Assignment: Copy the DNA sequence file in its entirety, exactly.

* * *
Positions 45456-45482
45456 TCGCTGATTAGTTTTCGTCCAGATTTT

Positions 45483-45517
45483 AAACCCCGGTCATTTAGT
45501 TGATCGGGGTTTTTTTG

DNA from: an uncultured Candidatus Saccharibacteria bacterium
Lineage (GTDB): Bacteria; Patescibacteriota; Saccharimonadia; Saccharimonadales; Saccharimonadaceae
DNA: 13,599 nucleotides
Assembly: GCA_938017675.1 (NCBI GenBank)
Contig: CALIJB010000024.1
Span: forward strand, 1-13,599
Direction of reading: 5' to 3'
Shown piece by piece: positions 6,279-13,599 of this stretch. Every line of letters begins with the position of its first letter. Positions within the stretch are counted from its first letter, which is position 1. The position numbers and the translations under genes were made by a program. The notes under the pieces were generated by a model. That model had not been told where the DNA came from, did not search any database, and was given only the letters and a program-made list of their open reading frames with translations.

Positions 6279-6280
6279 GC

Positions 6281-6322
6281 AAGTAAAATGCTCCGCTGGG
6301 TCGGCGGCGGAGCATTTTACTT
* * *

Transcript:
Positions 45456-45482
45456 TCGCTGATTAGTTTTCGTCCAGATTTT

Positions 45483-45517
45483 AAACCCCGGTCATTTAGT
45501 TGATCGGGGTTTTTTTG

DNA from: an uncultured Candidatus Saccharibacteria bacterium
Lineage (GTDB): Bacteria; Patescibacteriota; Saccharimonadia; Saccharimonadales; Saccharimonadaceae
DNA: 13,599 nucleotides
Assembly: GCA_938017675.1 (NCBI GenBank)
Contig: CALIJB010000024.1
Span: forward strand, 1-13,599
Direction of reading: 5' to 3'
Shown piece by piece: positions 6,279-13,599 of this stretch. Every line of letters begins with the position of its first letter. Positions within the stretch are counted from its first letter, which is position 1. The position numbers and the translations under genes were made by a program. The notes under the pieces were generated by a model. That model had not been told where the DNA came from, did not search any database, and was given only the letters and a program-made list of their open reading frames with translations.

Positions 6279-6280
6279 GC

Positions 6281-6322
6281 AAGTAAAATGCTCCGCTGGG
6301 TCGGCGGCGGAGCATTTTACTT